C. AMP Related Chemotaxis Activity and Associated Receptors
As stated above, the first non-microbicidal related activity attributed to AMPs was that α-defensin human neutrophil peptide 1 (HNP-1) and -2, but not -3, are chemotactic towards human monocytes [171]. Subsequently, these peptides were found to also chemoattract naive (CD4+/CD45RA+) CD4+ and CD8+ T cells, as well as immature dendritic cells (iDC), but not memory (CD4+/CD45RO+) T cells [177]. Later, LL-37 was found to be chemotactic for monocytes, T cells and neutrophils, but not dendritic cells, and that this recruitment was dependent upon the G protein coupled receptor (GPCR) formyl peptide receptor-like 1 (FPRL1) [178-180]. In addition to FPRL1, LL-37 also utilizes the purinergic receptor P2X7 to activate a number of cell types [181-183]. Interestingly, Elssner at al (2004) showed that by transactivating P2X7, LL-37 promotes IL-1β processing and secretion; a result that may enhance inflammatory effectors through synergy between LL-37 and released IL-1β [184].
LL-37 chemoattracts mast cells, but apparently in an FPRL1 receptor independent manner [185], and promotes mast cell activation [186, 187]. hBD1, -2 and -3 were found to recruit memory T cells and iDC via the GPCR CCR6 [188, 189]. HBD-2 can also recruit mast cells [185] and induce mast cell degranulation, prostaglandin D2 production and intracellular Ca2+ mobilization [187]. hBD3 and hBD4 have also been shown to induce mast cell degranulation, prostaglandin D2 production, intracellular Ca2+ mobilization and chemotaxis [190]. Moreover, hBD2 and hBD3 are chemotactic for human neutrophils via CCR6 [191]. Interestingly, hBD3 has been shown to recruit monocytes in an isoform dependent manner; i.e., different disulfide bond motifs chemoattract monocytes to varying degrees [192]. This suggests that oxidative conditions in mucosae of chronic disease could impact conformational outcomes of AMPs during folding, which could then impact their ability to recruit innate and adaptive immune cells.
The specificity of AMPs for receptors and respective outcomes of these interactions is noteworthy, and best exemplified when comparing LL-37 and hBD3. As stated above, LL-37 recruits a number of peripheral blood mononuclear cells through interaction with the GPCR FPRL1. However, we recently showed that hBD3 has no effect on formyl-met-leu-phe (FMLP) receptors, such as FPRL1 [193]. Instead, hBD3 interacts with another GPCR, CXCR4, resulting in antagonism of T cell migration, not promotion of chemotaxis [193]. CXCR4 is an important co-receptor HIV-1 uses to fuse and replicate in CD4+ T cells [194]. We previously showed that hBD3 protects T cells from HIV-1 infection [194] by promoting CXCR4 internalization, without cellular activation [193]. Since CXCR4 also plays an important role in hemopoiesis, neurogenesis, cardiogenesis and angiogenesis, hBD3 or its derivatives offer a new paradigm in immunoregulatory therapeutics and provide the opportunity to enhance future drug design.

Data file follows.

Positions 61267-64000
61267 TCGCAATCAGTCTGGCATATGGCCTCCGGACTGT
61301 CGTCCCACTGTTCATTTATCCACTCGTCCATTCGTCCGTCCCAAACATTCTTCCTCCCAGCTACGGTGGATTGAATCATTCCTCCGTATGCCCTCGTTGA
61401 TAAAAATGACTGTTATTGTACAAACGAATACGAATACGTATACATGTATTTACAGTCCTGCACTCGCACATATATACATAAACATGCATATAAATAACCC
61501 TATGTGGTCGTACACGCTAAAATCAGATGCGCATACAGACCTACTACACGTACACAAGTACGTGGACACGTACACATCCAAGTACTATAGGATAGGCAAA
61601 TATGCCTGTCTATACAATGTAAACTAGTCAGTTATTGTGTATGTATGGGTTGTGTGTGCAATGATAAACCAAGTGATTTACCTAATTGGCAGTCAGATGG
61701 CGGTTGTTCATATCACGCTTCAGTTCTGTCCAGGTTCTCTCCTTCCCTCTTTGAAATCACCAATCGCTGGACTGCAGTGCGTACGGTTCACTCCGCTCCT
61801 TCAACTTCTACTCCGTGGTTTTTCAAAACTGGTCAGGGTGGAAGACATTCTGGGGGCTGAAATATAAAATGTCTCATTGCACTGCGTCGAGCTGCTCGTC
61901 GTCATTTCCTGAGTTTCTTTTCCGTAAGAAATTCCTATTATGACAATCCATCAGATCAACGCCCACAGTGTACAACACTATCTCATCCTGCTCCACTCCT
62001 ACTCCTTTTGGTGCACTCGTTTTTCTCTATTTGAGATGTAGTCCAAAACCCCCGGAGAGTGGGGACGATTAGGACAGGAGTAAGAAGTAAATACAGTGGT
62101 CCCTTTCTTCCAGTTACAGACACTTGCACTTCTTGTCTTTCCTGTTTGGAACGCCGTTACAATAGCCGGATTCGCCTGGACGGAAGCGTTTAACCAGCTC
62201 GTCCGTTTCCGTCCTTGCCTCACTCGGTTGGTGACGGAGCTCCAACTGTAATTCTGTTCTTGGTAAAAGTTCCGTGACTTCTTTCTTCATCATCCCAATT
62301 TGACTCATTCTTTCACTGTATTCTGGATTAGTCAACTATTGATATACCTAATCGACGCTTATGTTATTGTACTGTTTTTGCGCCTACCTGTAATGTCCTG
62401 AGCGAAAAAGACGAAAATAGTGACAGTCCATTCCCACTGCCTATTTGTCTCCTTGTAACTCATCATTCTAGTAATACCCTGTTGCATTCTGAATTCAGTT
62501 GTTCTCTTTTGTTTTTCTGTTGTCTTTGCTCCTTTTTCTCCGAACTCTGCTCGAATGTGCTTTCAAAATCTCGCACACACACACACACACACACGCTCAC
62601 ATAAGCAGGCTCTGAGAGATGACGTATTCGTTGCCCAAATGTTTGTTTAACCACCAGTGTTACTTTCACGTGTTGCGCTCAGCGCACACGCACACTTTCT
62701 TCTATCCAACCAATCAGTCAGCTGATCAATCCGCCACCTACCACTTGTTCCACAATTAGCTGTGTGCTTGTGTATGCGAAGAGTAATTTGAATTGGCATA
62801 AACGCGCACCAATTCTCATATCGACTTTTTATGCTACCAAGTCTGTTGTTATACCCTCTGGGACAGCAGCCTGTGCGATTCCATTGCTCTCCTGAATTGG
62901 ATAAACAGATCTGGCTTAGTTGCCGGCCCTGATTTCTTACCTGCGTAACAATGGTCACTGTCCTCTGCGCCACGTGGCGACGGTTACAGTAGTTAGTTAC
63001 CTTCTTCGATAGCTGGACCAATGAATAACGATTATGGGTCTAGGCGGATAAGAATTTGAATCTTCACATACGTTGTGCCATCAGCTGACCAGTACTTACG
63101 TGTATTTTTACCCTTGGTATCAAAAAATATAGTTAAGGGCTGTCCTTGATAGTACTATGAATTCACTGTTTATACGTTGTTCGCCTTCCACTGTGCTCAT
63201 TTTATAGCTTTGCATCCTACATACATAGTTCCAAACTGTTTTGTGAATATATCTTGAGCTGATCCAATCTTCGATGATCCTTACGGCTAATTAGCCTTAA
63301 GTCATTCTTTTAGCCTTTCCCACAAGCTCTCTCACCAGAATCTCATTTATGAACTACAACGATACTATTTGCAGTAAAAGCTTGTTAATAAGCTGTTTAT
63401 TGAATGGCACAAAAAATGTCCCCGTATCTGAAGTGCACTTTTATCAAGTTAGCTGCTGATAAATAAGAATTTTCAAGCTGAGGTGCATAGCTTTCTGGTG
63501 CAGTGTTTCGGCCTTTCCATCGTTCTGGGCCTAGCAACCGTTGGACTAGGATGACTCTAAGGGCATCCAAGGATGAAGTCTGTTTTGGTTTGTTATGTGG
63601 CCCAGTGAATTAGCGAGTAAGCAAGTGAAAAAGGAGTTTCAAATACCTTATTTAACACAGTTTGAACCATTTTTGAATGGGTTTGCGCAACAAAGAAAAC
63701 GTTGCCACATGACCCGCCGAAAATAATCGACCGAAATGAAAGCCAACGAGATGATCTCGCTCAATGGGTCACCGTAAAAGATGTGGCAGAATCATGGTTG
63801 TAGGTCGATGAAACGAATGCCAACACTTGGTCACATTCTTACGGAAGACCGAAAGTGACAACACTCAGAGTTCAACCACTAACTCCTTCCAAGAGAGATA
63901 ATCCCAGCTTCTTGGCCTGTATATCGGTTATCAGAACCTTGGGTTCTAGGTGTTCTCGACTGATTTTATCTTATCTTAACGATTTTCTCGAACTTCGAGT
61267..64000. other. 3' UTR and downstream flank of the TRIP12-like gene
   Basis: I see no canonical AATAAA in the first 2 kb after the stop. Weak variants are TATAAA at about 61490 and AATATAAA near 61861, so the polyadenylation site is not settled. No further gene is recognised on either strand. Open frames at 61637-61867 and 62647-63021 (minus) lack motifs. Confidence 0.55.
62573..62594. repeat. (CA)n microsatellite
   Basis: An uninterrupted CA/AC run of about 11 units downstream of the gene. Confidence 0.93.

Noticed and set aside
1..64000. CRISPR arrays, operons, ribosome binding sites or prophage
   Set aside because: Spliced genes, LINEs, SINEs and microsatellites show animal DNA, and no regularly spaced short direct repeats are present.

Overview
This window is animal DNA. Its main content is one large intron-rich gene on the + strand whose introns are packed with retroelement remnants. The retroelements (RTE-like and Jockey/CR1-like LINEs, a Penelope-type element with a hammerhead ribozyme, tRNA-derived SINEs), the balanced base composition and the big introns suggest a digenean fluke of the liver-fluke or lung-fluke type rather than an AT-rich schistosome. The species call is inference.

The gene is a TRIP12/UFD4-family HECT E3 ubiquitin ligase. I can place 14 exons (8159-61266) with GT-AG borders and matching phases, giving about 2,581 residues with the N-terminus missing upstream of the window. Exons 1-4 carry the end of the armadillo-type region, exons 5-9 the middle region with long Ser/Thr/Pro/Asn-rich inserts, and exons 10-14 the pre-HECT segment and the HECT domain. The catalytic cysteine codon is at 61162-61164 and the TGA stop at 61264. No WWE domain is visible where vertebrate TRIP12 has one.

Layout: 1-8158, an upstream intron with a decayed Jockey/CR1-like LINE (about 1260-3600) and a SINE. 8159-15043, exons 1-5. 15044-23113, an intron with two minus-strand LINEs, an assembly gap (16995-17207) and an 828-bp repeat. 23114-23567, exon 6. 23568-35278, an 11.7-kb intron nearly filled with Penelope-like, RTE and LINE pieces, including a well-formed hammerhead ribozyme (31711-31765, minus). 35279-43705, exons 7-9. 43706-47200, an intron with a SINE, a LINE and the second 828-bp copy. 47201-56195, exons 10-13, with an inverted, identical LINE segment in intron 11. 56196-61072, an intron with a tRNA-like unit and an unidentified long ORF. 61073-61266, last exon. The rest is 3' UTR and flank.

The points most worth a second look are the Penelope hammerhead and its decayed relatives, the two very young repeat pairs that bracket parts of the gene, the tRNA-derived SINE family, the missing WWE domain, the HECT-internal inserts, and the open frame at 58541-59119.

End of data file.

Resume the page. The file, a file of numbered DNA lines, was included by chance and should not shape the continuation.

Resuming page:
D. AMPs can also Direct Chemotaxis, Indirectly
AMPs have been shown to induce a variety of chemokines in epithelial cells, thereby enhancing their own chemotactic capacity and possibly prolonging chemotaxis overall. IL-8 can be produced in epithelial cells upon challenge with either LL-37 or α-defensins [175, 195]. hBD3 and LL-37 can induce chemokines such as monocyte chemotactic protein-1 (MCP-1), macrophage inflammatory protein-3α (MIP-3α; CCL20) and interferon-γ inducible protein-10 (IP-10; CXCL10) in human epidermal keratinocytes [196]. These data, along with information from the previous section, collectively, could be saying that AMPs have a multifaceted role in controlling microbial infections. Aside from their direct antimicrobial activity, AMPs could initially promote leukocyte migration to combat infection, as evidenced by up-regulation of IL-8 and MCP-1, followed at a later point in the inflammatory process by acting as feedback inhibitors to control inflammation by attenuating immune cell activation.
E. AMP Related Epidermal Growth Factor Receptor (EGFR) Interactions